Sunday, May 4, 2014

The dime box frankenset, Page 22: Numbers 190-198

This time of year is like the calm before the storm.

We were already bombarded with noteworthy releases like Series 1 and Heritage during the past couple months. With also-rans like Gypsy Queen, Bowman, and Archives starting to hit the shelves, though, I can't say I've had much interest in going to my local Target lately.

Still, we'll have Series 2 and A&G on our hands before we know it.

In the meantime, I can always enjoy building my beloved frankenset.

Here's another page full of great nominees.

Completion status: 9/9...completed page!

Numbers needed: None.

The card: 2013 Topps #190 Daniel Descalso

Why it made the cut...

This perfectly framed shot was one of the more notable cards of 2013.

I don't have enough evidence to officially deem it as a "double dip", but I'm led to believe Mr. Descalso was in the midst of turning a double play here.

I can't think of many other situations that would explain such a leap.

The card: 1999 Stadium Club #191 Omar Daal

Why it made the cut...

I absolutely love these bird's-eye view pitching shots.

Whoever came up with the idea for these is a pure genius.

The card: 2012 Topps Chrome #192 Kirk Nieuwenhuis

Why it made the cut...

Topps Chrome is usually an unremarkable product.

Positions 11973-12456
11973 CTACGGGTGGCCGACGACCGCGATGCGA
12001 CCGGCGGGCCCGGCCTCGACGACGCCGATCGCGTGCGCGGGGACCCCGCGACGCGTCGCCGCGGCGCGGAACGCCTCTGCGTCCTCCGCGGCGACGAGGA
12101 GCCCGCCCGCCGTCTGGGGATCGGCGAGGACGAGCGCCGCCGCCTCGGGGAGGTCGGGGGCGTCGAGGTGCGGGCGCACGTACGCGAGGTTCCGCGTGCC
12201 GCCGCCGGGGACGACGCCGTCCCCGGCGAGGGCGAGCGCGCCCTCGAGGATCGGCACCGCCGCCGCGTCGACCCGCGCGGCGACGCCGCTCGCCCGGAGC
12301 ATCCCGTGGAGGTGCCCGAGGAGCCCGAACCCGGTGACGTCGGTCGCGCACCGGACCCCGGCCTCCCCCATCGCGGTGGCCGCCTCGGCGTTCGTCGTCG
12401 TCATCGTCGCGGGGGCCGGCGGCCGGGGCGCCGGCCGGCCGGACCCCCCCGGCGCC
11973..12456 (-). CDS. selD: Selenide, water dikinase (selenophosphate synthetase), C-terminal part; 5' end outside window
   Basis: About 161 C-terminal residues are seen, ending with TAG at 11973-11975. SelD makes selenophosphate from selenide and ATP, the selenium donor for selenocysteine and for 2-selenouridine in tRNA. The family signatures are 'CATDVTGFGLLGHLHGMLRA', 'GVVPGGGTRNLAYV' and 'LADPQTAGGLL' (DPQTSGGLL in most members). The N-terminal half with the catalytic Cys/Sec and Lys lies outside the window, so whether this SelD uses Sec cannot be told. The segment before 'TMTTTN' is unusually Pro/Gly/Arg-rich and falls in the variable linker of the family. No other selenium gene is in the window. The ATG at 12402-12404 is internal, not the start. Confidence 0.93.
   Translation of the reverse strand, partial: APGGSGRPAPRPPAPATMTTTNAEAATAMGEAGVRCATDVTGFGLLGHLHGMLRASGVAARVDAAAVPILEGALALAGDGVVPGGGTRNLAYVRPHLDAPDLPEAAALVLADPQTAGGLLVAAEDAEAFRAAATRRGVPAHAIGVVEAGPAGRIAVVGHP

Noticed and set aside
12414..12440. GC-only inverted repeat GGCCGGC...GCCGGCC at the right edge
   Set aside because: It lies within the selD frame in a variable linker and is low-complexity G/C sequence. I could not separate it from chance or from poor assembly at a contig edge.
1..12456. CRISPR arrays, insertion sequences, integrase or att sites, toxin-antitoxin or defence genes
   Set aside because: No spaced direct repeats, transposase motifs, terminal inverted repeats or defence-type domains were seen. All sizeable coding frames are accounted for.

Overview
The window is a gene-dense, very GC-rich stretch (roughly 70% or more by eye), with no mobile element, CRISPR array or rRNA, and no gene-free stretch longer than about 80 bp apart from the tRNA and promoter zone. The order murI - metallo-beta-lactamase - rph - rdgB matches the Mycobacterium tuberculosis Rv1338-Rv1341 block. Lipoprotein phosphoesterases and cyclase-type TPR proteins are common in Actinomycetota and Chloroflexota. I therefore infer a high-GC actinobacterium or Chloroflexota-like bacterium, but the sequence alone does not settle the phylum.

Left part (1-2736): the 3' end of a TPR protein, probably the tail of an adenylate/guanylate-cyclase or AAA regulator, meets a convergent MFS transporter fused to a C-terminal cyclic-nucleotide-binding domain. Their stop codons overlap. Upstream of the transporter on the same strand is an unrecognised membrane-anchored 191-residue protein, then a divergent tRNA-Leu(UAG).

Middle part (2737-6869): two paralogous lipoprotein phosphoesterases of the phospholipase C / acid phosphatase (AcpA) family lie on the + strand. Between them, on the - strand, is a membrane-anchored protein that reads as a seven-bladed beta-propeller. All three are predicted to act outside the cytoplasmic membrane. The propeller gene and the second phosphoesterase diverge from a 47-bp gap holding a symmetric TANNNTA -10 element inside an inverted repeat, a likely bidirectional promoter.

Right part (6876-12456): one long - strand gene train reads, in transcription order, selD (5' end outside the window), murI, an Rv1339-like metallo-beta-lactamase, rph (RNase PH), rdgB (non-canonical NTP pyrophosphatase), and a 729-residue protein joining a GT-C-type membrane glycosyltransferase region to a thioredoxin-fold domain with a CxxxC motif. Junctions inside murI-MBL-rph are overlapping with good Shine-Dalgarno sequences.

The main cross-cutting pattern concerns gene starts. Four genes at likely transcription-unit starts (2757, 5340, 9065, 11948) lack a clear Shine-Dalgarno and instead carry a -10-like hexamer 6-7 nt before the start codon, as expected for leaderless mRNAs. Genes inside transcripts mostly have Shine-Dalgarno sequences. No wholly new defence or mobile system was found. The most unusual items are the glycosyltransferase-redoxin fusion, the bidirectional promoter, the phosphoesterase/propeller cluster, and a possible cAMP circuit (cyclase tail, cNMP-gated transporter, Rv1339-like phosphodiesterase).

Many are basically chrome-laden reprints from Series 1 and Series 2.

Someone at Topps must like Kirk Nieuwenhuis, though. This spectacular "at the wall" shot is pretty much as good as it gets.

Unfortunately, it's the exception to the norm when it comes to Topps Chrome.

The card: 1991 Topps #193 Felix Fermin

Why it made the cut...

Double dip!

Note the Steve Finley cameo.

The card: 1993 Upper Deck #194 Omar Olivares

Why it made the cut...

People love sending me this card.

I've probably received about a half-dozen copies of it through trade packages during my time around here. It's a perfect fit for my collection.

For one thing, it's a "pitcher at the plate". Better yet, it features one of the funnier shots you'll ever see on a baseball card. Hitting ineptitude at its finest.

It was surprising to learn that Olivares actually swung a decent stick. He hit .240 during his 12-year career.

Who knew?

The card: 1995 Pinnacle #195 Ray Lankford

Why it made the cut...

Autograph shot!

I'm especially fond of this one because it features an angle you don't often see on these things.

The card: 1995 Upper Deck Minors #196 Jayson Peterson

Why it made the cut...

I've come to adopt the term "sunset card" to mean the final issue of a player's career.

This, however, is a literal sunset card. And quite a beautiful one, at that.

I hope whoever took this shot stayed on Upper Deck's payroll for a long, long time.

The card: 1995 Collector's Choice Special Edition #197 Jose Rijo

Why it made the cut...

I'm convinced that Jose Rijo had more fun than any player in baseball history.

Card companies managed to capture his love for the game in a number of different ways.

The card: 1994 Upper Deck #198 Carlos Garcia

Why it made the cut...

To not have this one make the frankenset binder would've been a tragedy.

There's just so much to love about it. The great action shot, the cloud of dust, the rather unfortunate location of Carlos Garcia's head. Not to mention his equally disgusted reaction.

It's nice to know that Upper Deck had a sense of humor with their photo selection.

1 comment:

Ana Lu said...

Right now I'm hitting my head on the wall because I don't have that simply gorgeous Carlos Garcia card!